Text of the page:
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Equipment Rental: Grounds for Success
Grounds managers and their crews often must undertake projects outside of their routine lawn and landscape maintenance tasks. Light construction, carpentry, pavement removal and installation, retaining-wall construction, tree and shrub planting, fence building, lawn renovations, brush clearing, and installing irrigation systems are just a few of the more common site-improvement projects that grounds crews commonly undertake.
Most of these projects require that managers rent special equipment crews can use to execute the work in a safe, timely, and cost-effective manner. Subcontracting such work is one option for grounds managers to get the work done, but if staff is available and capable, managers can rent almost any type of equipment needed.
Among the equipment options for managers to consider in such cases are full-size backhoes, compact loaders, mini-excavators, chain saws, stump grinders, brush chippers, aerators, slit seeders, post-hole augers, cranes, trenchers, mulch blowers, tillers, sod cutters and leaf vacuums.
Renting equipment can be a smart way to manage the budget. Much of the equipment needed for specialty projects is costly, and managers generally cannot justify purchasing such equipment for just occasional use. The actual purchase price is only one component of the equipment’s total cost. Managers also must consider maintenance of the equipment, as well as its storage because a $20,000 mini-excavator with attachments probably should not sit outside all year long.
Even managers considering the purchase of a piece of equipment should consider renting various models before buying. This is a good way to test the equipment to ensure it actually will work for the situation.
Many dealers will loan equipment for technicians to test drive for a short time before purchasing, but renting for a month or two might provide a better opportunity to measure the equipment’s performance and durability in a variety of situations.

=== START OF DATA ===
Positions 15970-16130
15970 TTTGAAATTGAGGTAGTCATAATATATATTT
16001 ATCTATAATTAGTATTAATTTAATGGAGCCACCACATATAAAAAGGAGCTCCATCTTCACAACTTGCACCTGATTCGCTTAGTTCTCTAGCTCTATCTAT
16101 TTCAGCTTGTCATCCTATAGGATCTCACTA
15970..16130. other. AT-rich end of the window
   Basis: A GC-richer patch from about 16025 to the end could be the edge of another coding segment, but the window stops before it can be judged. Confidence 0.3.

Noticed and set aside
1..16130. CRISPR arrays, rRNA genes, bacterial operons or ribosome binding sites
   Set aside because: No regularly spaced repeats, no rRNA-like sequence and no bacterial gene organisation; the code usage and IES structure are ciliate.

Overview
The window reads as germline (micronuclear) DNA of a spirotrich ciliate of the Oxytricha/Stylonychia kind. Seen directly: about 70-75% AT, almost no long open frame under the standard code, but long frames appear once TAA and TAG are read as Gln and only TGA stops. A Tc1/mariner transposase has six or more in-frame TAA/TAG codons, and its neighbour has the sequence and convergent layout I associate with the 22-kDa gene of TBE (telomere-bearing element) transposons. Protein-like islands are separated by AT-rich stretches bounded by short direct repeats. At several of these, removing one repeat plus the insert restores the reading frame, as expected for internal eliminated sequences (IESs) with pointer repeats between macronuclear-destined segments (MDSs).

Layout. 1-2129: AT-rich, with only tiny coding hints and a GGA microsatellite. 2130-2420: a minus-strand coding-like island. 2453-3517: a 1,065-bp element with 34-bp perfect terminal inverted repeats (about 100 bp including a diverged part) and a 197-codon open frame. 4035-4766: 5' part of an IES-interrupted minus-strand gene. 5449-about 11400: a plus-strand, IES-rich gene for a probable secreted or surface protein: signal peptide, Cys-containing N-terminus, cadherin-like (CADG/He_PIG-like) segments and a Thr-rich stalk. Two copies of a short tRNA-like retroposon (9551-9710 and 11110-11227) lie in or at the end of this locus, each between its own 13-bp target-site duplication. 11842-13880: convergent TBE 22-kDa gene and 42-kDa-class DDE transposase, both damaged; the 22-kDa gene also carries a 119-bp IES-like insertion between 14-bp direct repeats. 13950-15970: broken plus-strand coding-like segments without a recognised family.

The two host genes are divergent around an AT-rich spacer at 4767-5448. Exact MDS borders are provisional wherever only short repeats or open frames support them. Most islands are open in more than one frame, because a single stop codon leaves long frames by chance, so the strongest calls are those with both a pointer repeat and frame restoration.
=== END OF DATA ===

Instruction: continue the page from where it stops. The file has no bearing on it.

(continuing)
A variety of vender types rent light-construction equipment, including local, independent rental companies that rent everything from tables and chairs to stump grinders and lawn aerators. Also, local and large, national rental stores specialize in all types of light- and heavy-construction equipment.
And managers should not forget equipment dealers, who also might have rentals available. Managers might be able to rent a skid steer, tree spade, mower or mini-excavator directly from the dealer.
The most important goal to consider in renting equipment is that the process produces the correct equipment for the job. Will the rental managers help determine the type of equipment needed? Do they have the experience to give advice? An experienced rental manager will quiz customers to make sure the requested equipment will do the job.
For example, a manager might think he or she needs a certain size or type of skid loader, but the rental manager might ask a few questions that will determine that another type or size would be better-suited for the job and the operator. They should know their equipment, so if managers know the scope of the project and the skill of operators, the rental manager should be able to identify the perfect equipment match.